By Sarah Hendrix / Union College
My definition of development in Eastern Kentucky would have to start with people — our human capital. One thing we all recognize is the power of people to make decisions that impact their own futures as well as the future of those around them. These others include school, family, workplace, community and beyond. The person could be you or anyone you happen to come contact with in your daily life. That is the simple explanation.
Now I understand that some people only see the crisis side of what we might be involved in — child welfare workers for example. These dedicated workers see all of us at our worst. It takes a courageous person to stand in the gap. Grandparents, sibling and foster parents do this too. It can be heart wrenching but it clearly takes courage and a passion
The efforts around SOAR or Shaping Our Appalachian Region, are also uncomfortable sometimes but it is very important work. Our region/our families are in need but not out of the game. We are, at the very least, at a tipping point as Malcolm Gladwell would say.
Last year a person came to talk with my students about a specific plan for our region. This person had never been here. While meeting with my students, she began to spout unhappy regional statistics about drugs, teen pregnancy and few college degrees. She talked at us rather than to us. And she was sharing this with a class of first generation college students, who weren’t on drugs, weren’t pregnant, and were looking at college graduation within one year. I don’t think she caught the irony of the conversation. My students, however, were chomping at the bit to talk with her about the strengths of our region. They were adamant about countering her views. In a word, they were prepared to be courageous. And courage comes in many forms.
Recently I saw a brief but very powerful silent video. One man, rises to his feet, in the midst of a sea of people apparently attending an outside picnic, concert, or sporting event. He begins to dance, in awkward and jerky steps, but he continues unabashedly.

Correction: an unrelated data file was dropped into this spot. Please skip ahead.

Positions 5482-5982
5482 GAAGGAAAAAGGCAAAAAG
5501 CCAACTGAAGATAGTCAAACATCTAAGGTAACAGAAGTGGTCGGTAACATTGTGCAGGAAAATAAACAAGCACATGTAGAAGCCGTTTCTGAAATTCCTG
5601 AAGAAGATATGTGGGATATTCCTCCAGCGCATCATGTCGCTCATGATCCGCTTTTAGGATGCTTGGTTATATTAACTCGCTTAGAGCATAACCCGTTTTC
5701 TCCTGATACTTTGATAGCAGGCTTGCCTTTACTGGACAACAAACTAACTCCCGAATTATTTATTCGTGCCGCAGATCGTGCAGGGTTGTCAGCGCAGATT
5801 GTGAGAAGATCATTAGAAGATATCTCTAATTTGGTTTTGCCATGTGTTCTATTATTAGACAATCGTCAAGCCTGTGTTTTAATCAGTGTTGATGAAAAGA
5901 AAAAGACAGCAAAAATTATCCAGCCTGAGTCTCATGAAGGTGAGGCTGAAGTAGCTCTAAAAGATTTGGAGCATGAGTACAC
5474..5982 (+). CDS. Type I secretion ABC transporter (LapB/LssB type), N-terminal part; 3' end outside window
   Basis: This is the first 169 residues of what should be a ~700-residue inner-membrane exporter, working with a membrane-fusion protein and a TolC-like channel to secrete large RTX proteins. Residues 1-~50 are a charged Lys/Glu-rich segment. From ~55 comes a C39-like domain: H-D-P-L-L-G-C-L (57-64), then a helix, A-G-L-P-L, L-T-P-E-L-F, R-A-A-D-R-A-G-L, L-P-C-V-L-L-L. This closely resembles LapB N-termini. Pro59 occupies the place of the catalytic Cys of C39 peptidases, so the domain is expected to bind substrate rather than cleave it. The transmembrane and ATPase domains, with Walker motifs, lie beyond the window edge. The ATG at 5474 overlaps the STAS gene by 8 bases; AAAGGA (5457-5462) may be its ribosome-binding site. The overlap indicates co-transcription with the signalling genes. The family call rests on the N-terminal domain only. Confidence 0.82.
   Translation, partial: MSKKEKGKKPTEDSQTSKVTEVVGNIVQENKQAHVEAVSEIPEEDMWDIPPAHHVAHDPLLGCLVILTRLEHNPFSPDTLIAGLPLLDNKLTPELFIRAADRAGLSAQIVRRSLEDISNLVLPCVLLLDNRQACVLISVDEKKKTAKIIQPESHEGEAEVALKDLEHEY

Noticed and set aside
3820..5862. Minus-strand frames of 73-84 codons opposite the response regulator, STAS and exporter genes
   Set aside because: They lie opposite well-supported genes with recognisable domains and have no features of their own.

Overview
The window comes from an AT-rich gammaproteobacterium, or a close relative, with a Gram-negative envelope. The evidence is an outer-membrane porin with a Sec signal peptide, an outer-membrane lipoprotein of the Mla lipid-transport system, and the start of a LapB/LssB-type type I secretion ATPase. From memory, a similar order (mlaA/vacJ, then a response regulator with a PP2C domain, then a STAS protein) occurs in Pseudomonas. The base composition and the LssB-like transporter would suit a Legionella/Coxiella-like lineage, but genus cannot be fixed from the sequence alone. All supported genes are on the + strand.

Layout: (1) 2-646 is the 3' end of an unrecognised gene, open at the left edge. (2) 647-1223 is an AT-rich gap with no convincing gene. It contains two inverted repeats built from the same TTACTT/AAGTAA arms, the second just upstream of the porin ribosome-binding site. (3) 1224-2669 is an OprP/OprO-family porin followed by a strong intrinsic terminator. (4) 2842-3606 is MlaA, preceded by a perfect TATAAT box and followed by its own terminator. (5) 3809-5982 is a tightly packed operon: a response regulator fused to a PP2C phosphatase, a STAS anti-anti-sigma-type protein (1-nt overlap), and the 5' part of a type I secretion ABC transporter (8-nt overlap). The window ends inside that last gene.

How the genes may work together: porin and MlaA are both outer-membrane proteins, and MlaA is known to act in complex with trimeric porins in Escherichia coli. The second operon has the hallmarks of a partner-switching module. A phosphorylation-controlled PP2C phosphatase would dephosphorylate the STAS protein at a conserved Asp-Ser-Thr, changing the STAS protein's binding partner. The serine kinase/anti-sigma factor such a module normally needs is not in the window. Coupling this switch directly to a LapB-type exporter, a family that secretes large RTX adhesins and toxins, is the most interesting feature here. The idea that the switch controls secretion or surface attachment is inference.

As he dances you can see others beginning to look at him and visibly pull back from him. They are clearly curious but also cautious.
Then from outside his immediate circle, he is joined by another who doesn’t move in the same way, but clearly is joining in with the first dancer. Within a short time another joins and then another; some are clearly connected to another already there and some are coming out of left field, literally. You know where this is going. One joins, then another, then there are many.
I am hoping to see this kind of courage overtake us as our region also grapples with national attention.
As in any work with people or a region in need, stepping up takes courage, grit, and a willingness to dance to a different drummer. Walking into an uncomfortable situation also requires courage, grit, and the willingness to respond. Courage is not about being impulsive, or walking away when the cameras leave or the money runs out. Grit means staying until the challenge is met. People who take on this challenge are not always lauded as heroes in the beginning. But there are great possibilities here.
We need to talk more about engaging people. Are there opportunities for you to participate in the Promise Zone work? Consider attending a community discussion like the one upcoming at the Redbud Festival on April 11, 1 p.m. in the Union College Rector Little Theatre. Each of us needs to find an opening to have input on some level. This is a place to start to share your ideas.
One specific idea is gaining momentum with my students, colleagues, and neighbors. This is the idea of student loan forgiveness for students who work in our region. Qualified people leave our region because wages are depressed or they can’t find jobs. With student loan debt they can’t afford to stay. And many people don’t consider our region for employment because of the same issues. I believe that this one idea would help with retention and recruitment for businesses and support individuals as well. You may like this idea or you may not but I am stepping up to my own challenge.
Jerry Rickett, CEO of Kentucky Highlands Investment Corporation, recently spoke to the Corbin Rotary Club about the SEKY Promise Zone. He closed by encouraging them “not to be critical, and to step up to the positive things we can do.” This was only one example of a community discussion.
Your voice is required. A title is not. Join us at the Redbud Festival in Barbourville, April 11th and 12th.
Dr. Sarah Hendrix was born in East Tennessee and is an associate professor and director of the social work program at Union College. She can be reached at firstname.lastname@example.org.